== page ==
Yet I recently saw an article, Show Me the Way to Go Home: An Empirical Investigation of Ride Sharing and Alcohol Related Motor Vehicle Homicide, which confirmed what myself and likely you have also suspected. In short, it found:

A significant drop in the rate of homicides [arises] after the introduction of Uber.

The article also confirmed that educational institutions have yet to adopt click bait headlines.

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I see more and more SaaS companies adopting use of the Net Promoter Score (NPS) metric.

If you don’t know yet what I’m talking about, you’ll surely recognize this survey question:

Net Promoter Score_orig

How likely are you to recommend XYZ product/service/etc to a friend?

Followed by a simple 0 to 10 point scale ranging from Not Likely to Very Likely. NPS is considered one of the best ways to measure customer loyalty and the growth potential of your product.
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Sometimes you can just drop an image right in to your site.

For example, if your image’s background and the site’s background are the same (or even better, the image’s background is transparent) then you’re probably just good-to-go, like this:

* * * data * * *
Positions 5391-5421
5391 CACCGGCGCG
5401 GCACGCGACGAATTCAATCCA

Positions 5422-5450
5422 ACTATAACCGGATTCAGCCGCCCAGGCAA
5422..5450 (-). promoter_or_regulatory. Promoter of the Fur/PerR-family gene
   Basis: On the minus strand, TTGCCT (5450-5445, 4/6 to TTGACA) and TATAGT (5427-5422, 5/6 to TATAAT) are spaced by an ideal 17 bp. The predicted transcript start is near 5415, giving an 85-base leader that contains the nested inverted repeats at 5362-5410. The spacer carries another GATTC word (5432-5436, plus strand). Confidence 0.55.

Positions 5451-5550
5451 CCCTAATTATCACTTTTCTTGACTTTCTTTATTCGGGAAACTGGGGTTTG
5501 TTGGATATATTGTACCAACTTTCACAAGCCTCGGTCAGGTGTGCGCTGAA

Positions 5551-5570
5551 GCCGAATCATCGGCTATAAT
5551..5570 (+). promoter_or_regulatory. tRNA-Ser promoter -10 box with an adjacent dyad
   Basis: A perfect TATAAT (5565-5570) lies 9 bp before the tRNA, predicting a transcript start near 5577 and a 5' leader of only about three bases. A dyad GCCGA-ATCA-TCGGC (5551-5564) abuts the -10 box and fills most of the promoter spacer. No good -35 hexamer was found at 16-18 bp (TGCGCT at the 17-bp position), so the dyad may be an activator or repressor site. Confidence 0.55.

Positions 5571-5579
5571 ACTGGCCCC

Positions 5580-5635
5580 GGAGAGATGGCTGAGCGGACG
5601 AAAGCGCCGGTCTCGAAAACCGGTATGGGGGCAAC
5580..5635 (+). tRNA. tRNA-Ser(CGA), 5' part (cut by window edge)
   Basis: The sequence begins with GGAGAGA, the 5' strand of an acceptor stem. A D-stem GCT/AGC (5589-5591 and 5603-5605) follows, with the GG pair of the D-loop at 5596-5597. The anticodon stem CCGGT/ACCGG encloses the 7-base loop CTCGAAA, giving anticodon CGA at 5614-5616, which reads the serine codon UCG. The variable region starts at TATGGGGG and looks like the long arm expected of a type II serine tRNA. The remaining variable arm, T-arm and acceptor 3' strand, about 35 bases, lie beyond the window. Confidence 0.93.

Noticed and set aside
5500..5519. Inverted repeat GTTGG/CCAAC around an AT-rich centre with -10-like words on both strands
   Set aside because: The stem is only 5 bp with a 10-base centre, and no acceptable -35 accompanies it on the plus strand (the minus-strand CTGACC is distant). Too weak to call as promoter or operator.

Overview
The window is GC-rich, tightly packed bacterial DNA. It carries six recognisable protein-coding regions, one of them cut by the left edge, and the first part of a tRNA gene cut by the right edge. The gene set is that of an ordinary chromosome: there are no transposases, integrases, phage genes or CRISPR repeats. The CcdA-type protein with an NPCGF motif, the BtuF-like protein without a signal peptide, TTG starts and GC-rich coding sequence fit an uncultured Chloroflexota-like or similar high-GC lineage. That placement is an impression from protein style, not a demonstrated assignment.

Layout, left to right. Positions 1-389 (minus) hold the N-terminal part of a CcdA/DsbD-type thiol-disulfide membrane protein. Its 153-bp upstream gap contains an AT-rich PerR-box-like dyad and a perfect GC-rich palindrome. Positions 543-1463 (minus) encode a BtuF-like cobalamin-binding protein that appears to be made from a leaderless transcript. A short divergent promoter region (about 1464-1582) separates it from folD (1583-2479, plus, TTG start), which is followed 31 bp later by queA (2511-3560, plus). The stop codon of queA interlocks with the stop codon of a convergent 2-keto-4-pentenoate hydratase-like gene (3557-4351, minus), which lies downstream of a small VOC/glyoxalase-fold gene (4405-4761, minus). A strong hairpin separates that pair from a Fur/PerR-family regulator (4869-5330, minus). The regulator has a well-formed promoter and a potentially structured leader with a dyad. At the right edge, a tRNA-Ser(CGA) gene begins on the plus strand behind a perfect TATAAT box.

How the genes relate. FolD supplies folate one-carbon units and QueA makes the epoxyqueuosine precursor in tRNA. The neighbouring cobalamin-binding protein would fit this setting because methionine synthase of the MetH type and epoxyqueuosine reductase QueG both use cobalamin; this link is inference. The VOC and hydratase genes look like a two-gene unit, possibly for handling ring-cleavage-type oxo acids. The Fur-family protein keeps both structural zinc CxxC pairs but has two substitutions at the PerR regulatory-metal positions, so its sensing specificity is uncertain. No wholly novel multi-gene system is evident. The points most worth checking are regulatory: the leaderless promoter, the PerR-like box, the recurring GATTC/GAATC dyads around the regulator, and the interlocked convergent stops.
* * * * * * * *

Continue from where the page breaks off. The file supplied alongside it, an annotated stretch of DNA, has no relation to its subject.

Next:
However when you have an image with a different background color,

Various_iPods    Various_iPods

Or especially a changing border background color that’s inconsistent around the four sides,


A proper border can help create a smooth transition between your image and the rest of the page. It’ll make your post look a lot better without much work at all.

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Let’s try something different here.

On average the posts here are around 1,000 words and come in once a week or so. But what if the posts weren’t quite as involved?

John Carmack explores this idea when he talks about blogging about the little things.

It doesn’t need to be big, significant, detailed, mind-blowing to come out but just of a little value. It is helpful to think just of one person who had the exact same problem as yours and was helped by your post. Maybe the post won’t get thousands of shares as we see in our reading list but hey, it saved someone’s time :).